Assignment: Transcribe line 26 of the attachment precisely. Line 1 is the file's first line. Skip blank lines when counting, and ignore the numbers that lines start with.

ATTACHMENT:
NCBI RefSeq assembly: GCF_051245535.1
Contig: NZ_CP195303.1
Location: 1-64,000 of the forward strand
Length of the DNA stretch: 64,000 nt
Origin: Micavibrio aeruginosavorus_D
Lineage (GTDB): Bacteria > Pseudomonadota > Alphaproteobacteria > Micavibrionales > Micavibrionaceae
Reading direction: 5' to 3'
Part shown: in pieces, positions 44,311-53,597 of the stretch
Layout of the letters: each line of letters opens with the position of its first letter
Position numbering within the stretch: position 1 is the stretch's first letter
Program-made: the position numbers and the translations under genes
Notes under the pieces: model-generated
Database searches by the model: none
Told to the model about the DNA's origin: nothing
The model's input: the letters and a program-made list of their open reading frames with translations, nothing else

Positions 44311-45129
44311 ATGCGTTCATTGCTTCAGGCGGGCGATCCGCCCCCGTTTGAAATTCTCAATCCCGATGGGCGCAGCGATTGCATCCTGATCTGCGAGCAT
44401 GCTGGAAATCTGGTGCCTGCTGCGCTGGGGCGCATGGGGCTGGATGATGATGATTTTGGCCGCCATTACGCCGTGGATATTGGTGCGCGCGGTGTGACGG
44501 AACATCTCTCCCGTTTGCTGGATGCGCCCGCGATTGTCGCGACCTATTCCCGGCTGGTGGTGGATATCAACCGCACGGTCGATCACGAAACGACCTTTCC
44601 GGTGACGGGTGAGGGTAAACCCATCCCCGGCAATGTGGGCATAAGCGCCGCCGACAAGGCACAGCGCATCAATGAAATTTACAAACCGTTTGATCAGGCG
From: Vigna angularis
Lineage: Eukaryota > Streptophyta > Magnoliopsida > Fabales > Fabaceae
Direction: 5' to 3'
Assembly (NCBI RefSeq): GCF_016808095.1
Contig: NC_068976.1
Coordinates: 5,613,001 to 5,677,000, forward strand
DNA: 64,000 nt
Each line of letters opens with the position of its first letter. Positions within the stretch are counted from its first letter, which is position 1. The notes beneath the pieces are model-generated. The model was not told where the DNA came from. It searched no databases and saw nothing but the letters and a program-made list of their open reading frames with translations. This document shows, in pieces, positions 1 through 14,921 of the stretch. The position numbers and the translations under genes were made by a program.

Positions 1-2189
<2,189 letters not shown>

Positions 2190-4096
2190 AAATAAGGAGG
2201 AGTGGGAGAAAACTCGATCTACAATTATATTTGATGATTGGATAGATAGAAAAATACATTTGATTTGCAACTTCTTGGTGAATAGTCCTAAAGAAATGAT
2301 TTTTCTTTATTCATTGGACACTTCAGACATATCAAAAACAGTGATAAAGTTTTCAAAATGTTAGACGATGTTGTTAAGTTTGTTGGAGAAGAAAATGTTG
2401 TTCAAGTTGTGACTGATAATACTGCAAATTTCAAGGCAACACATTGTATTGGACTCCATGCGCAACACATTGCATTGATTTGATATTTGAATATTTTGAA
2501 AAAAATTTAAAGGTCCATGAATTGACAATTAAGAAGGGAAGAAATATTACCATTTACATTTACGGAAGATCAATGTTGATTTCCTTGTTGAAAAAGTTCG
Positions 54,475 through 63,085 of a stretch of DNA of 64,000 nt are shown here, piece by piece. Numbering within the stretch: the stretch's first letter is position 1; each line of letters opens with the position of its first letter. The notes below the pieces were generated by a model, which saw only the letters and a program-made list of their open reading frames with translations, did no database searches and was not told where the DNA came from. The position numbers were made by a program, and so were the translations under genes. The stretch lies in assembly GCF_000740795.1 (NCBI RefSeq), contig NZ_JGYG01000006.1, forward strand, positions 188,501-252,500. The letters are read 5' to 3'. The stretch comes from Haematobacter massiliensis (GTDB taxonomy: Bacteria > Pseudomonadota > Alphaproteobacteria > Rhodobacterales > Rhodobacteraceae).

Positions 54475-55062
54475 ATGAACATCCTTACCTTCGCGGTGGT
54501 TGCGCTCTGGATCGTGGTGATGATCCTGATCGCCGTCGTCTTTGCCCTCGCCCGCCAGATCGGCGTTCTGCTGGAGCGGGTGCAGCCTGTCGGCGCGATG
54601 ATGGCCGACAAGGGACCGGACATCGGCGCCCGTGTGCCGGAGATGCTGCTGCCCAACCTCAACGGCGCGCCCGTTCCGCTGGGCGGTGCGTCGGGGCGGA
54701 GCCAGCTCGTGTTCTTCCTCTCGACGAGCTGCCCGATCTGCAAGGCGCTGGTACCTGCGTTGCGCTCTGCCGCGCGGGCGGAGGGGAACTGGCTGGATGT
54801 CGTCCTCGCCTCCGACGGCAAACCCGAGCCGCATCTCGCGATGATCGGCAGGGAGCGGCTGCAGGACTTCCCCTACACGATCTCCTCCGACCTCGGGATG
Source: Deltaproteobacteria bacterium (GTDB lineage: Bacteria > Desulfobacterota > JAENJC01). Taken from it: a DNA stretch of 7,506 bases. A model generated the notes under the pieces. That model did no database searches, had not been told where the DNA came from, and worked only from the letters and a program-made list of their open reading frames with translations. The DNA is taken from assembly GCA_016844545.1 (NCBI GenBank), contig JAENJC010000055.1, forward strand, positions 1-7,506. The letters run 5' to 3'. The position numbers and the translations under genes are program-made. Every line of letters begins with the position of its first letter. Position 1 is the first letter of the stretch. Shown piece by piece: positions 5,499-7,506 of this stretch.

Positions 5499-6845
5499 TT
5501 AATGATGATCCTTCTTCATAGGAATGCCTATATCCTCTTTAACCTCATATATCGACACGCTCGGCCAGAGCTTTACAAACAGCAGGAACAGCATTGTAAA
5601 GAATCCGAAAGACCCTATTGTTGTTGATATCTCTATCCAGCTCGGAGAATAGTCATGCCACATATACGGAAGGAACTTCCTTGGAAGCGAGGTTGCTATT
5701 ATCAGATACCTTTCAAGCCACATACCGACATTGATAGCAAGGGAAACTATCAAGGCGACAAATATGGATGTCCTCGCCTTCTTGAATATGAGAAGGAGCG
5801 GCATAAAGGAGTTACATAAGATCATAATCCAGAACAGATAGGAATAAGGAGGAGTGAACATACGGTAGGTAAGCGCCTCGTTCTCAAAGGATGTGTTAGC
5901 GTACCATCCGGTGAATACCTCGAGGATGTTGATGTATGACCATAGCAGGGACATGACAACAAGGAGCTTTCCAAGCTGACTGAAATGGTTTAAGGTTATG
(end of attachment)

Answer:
Coordinates: 5,613,001 to 5,677,000, forward strand